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Holidays and Festivals

What do these photos tell you about the different holidays & festivals city people celebrated?

Christmas In Denver- 1905

The children beside the Christmas tree are Richard and Virginia Downing. The photo was taken at their home in Denver on December 25, 1905.

Christmas In Denver- 1905

Photo: Colorado Historical Society

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In the early 1900s, Christmas was one of the biggest holidays of the year in Colorado. It still is. However, the Christmas tree and the gifts children receive have changed. The tree in this photo is decorated with strings of popcorn, paper chains, cards and ball ornaments. The gifts include a saw and sawbuck, a little boom and carpet sweeper, and a ball.

Their Own Words

"Everyone who was anyone had a Christmas tree, and we made most of our own decorations. Strings of popcorn and cranberries, paper chains, popcorn balls, strings of tinsel, a few "boughten" balls of brightest color, and so on. We had saved during the year every scrap of tinfoil which we used to cover various shapes cut from cardboard, making a small hole at the top through which we drew scraps of ribbon for hangers."

Source: Quantrille McClung, Memoirs of My Childhood and Youth in North Denver (Denver: Colorado Genealogical Society, 1979): 61.

Labor Day Parade- 1901

This is a Labor Day parade that took place in Denver on September 2, 1901.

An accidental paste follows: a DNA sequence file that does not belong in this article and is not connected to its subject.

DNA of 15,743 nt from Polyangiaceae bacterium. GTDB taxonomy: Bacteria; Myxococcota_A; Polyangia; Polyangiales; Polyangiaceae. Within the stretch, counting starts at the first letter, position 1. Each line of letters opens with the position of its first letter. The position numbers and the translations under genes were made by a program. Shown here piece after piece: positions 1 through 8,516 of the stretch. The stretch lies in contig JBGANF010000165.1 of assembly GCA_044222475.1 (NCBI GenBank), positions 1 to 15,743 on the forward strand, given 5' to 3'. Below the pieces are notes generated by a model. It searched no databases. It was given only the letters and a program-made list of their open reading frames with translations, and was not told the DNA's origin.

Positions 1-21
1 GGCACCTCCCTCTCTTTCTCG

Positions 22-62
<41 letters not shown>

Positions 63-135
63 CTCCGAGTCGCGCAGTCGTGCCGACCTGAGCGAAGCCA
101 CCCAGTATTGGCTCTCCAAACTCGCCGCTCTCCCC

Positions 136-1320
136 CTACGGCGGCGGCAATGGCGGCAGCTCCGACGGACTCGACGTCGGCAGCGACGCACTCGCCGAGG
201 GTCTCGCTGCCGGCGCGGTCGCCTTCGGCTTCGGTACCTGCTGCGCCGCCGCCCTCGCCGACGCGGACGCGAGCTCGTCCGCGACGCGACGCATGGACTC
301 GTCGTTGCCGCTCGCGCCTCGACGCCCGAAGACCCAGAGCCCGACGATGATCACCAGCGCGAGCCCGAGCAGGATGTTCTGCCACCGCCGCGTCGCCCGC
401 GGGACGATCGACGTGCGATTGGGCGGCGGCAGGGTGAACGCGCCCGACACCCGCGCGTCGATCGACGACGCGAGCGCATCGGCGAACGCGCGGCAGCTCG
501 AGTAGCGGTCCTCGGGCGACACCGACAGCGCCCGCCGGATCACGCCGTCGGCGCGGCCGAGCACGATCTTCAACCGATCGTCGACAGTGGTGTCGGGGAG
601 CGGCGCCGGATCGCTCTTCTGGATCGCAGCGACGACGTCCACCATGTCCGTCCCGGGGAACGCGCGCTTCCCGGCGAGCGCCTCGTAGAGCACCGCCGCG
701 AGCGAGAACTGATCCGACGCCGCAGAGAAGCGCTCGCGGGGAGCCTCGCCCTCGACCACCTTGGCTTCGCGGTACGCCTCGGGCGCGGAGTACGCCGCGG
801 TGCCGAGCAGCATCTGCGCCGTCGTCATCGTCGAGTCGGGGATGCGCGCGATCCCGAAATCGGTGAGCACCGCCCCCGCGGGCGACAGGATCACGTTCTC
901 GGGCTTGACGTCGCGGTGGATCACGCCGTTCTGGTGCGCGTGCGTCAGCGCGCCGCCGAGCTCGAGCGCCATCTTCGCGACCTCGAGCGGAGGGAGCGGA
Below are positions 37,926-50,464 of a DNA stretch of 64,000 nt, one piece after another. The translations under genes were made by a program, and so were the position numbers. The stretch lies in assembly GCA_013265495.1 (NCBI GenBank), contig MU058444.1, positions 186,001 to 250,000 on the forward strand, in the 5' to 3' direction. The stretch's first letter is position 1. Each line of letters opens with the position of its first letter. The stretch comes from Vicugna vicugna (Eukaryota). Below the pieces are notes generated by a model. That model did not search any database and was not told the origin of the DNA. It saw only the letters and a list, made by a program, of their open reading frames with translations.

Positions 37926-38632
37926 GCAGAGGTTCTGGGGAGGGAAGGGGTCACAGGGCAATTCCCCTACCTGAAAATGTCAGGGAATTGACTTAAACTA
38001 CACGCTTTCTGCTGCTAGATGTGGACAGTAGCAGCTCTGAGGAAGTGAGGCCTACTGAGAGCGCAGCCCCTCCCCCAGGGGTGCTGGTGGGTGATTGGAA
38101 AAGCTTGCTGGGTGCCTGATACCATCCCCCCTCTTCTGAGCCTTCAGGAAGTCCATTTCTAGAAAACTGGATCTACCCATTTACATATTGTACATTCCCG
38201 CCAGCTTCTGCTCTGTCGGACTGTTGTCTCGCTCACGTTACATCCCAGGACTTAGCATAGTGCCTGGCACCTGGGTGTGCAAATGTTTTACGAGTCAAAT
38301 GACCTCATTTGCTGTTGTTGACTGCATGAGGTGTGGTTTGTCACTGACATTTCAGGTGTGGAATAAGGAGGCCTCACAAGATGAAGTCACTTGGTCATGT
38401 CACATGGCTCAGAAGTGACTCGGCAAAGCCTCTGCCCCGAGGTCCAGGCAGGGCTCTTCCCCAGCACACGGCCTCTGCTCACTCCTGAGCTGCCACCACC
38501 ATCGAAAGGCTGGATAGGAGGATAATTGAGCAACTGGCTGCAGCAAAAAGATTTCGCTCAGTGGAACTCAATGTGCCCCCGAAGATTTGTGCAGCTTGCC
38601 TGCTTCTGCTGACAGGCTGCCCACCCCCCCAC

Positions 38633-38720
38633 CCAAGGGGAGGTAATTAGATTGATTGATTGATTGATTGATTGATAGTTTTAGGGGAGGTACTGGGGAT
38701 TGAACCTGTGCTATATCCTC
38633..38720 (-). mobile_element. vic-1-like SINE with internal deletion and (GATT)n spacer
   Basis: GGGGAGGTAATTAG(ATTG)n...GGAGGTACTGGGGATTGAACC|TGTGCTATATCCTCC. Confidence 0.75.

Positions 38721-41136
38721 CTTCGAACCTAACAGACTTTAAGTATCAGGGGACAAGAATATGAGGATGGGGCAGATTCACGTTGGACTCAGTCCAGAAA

Labor Day Parade- 1901

Photo: Colorado Historical Society

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Labor Day was another important holiday. It was held on the first Monday of September to honor working people.

Festival Of Mountains And Plains

This parade was held in Denver in October 1901 during the Festival of Mountain and Plain.

Festival Of Mountains And Plains

Photo: Colorado Historical Society

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Denver held a festival each year from 1899 to 1905 called the Festival of Mountain and Plain. It included parades through downtown Denver. The men in the front rows of this photo are soldiers marching with rifles.

Their Own Words

"For years the annual Festival of Mountain and Plain was eagerly looked forward to. It must have taken place in the autumn for some of the downtown streets were closed to traffic and booths set up where all sorts of the products of the state were displayed, always the choicest varieties of the yield of farm and garden and anything of unusual size of quality was given special attention."      

"There were several parades, but the finest of all was the parade of "The Slaves of the Silver Serpent." There were many glittering floats lighted by torches carried by men in fire-proof costumes and walking alongside the floats. This was the last word in mystery and glamour to a child." 

Source: Quantrille McClung, Memoirs of My Childhood and Youth in North Denver (Denver: Colorado Genealogical Society, 1979): 61.

Decorated Carriage- 1899

The decorated carriage in this photo took part in the 1899 parade of the Festival of Mountain and Plain.